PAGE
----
Two years later, he was the dominant force of the Championships when he won the 1500m at the Commonwealth Games in Brisbane and the European Championships in Athens.
With Coe and Ovett both missing through health problems, Cram seized on their absence to win the European title in 3:36.49, before beating Olympic champion John Walker at the Commonwealths.
Cram won in 3:42.37, as legend Walker was second in 3:43.11, with Mike Boit, of Kenya, third in 3:43.33.
It was some year for Cram who had another taste of the future when he broke his first world record as part of the British team which ran 7:03.89 for the 4 x 800m at Crystal Palace; he was on the third leg, following on from Peter Elliott, Garry Cook and handing over to Coe.
The first World Championships were in Helsinki in 1983 and Cram’s preparations were affected by injury. He returned to win the AAA title and though Coe was once again absent, Cram was sensational to lift gold.
It was a great race. When Moroccan Said Aouita made a break with 500m to go, Cram responded, taking control with 180m left and eventually striding away to win in 3:41.59 with Steve Scott, of America, second in 3:41.87 and Aouita third in 3:42.02.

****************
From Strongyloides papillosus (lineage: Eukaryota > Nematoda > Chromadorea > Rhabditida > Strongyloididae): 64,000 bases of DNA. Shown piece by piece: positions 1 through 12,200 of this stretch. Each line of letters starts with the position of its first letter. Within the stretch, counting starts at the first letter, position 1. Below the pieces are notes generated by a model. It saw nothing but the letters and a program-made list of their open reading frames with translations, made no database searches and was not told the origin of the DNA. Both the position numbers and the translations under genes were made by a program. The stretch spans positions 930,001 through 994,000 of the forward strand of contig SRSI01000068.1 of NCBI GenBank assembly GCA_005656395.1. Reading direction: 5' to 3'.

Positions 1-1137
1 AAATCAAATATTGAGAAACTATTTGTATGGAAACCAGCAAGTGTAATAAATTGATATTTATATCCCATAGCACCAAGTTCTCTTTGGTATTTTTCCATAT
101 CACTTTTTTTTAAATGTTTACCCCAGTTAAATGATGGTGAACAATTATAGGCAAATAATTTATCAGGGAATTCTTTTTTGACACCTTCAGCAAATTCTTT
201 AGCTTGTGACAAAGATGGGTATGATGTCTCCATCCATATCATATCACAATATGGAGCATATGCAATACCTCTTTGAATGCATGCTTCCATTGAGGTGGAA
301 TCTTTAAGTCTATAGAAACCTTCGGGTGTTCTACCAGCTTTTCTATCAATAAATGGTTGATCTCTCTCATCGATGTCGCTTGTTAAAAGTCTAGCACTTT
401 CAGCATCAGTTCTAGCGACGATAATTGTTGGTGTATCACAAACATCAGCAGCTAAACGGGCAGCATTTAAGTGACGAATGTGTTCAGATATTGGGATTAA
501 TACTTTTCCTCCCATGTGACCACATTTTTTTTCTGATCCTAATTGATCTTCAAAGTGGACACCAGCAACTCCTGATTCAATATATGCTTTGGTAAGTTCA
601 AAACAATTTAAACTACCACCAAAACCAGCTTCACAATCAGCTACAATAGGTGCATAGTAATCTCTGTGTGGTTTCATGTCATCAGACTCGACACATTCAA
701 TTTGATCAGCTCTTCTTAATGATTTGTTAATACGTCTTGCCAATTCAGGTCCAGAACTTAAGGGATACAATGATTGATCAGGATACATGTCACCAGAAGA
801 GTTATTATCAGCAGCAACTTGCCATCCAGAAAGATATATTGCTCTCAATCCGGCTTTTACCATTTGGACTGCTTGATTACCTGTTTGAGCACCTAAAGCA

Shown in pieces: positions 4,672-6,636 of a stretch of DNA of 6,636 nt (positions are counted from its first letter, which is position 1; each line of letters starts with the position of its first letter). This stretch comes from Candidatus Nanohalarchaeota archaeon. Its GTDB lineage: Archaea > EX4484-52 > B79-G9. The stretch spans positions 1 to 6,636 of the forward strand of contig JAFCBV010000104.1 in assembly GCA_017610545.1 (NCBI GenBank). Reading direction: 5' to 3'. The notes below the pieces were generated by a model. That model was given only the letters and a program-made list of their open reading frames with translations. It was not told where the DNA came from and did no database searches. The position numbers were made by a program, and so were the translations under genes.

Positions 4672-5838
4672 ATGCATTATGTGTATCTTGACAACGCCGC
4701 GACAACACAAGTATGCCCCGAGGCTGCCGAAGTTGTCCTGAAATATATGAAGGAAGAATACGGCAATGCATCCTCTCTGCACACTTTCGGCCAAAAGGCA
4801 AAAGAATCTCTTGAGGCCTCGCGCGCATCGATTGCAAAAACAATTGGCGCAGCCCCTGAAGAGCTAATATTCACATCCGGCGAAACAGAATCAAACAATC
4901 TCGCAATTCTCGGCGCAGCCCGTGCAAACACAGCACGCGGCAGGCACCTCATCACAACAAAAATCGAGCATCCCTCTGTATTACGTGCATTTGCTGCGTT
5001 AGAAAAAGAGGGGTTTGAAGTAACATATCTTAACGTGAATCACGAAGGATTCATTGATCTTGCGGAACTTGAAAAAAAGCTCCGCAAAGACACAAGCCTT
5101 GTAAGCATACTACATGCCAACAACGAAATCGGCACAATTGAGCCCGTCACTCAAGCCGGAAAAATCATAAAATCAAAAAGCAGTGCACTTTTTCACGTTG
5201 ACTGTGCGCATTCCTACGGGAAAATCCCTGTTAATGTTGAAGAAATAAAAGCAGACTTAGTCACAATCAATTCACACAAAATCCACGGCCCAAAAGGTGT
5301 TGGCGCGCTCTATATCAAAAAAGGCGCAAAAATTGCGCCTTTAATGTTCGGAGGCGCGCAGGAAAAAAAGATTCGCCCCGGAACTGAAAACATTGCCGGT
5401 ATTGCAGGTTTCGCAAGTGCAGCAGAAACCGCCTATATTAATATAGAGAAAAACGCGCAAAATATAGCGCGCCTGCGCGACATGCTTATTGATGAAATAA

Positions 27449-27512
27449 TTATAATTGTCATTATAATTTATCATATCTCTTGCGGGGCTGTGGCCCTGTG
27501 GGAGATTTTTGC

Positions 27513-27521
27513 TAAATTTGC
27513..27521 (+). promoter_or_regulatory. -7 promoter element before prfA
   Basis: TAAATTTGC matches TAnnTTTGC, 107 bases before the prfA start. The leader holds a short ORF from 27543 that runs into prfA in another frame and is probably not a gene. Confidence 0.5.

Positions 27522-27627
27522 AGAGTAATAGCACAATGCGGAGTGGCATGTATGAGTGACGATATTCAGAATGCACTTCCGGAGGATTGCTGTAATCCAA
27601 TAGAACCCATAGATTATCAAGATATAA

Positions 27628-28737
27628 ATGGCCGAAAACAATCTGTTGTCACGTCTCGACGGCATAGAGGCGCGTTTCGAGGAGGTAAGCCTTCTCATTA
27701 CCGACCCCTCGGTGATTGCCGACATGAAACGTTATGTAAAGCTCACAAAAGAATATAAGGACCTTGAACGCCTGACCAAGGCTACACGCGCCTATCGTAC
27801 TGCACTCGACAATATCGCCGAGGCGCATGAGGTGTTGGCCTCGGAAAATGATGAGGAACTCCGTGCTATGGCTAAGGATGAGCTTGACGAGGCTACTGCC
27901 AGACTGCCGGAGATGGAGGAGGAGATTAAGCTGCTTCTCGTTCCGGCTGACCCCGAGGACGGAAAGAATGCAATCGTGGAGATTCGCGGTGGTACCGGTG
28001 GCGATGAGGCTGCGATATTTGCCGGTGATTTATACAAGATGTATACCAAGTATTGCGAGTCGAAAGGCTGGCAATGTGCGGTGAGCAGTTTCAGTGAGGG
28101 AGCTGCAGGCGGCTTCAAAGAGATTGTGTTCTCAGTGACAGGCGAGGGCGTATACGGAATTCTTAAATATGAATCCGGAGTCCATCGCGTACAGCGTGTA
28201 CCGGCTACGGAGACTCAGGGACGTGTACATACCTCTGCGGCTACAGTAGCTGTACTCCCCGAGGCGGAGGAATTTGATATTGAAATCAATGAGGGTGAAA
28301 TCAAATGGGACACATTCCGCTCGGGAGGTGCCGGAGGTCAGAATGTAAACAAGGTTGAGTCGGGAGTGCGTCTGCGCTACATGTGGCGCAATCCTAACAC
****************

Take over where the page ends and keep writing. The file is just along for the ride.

Ovett was fourth and it had been a stunning performance from Cram, whose triumph led to him being named as the BBC’s Sports Personality Of The Year.
He was in the rare position of holding three of the four major 1500m titles, with the Olympics in Los Angeles the golden target of the following summer season.
An injury as he won the AAA 800m put a question mark over just how well he could perform at the Games, where he had been pre-selected for the 1500m.
Such was the power of Coe, himself returning from injury and illness problems, that Cram, not at his fittest, could not react as his fellow Briton defended the 1500m title in memorable fashion.
Ovett had dropped out on the final lap with the chest trouble that had affected him throughout the Games as Coe won in 3:32.53 from Cram, second in 3:33.40, with Jose Manuel Gomez, of Spain, third in 3:34.30. Olympic gold proved elusive, but ahead were two more amazing seasons.
Nineteen Days Of Glory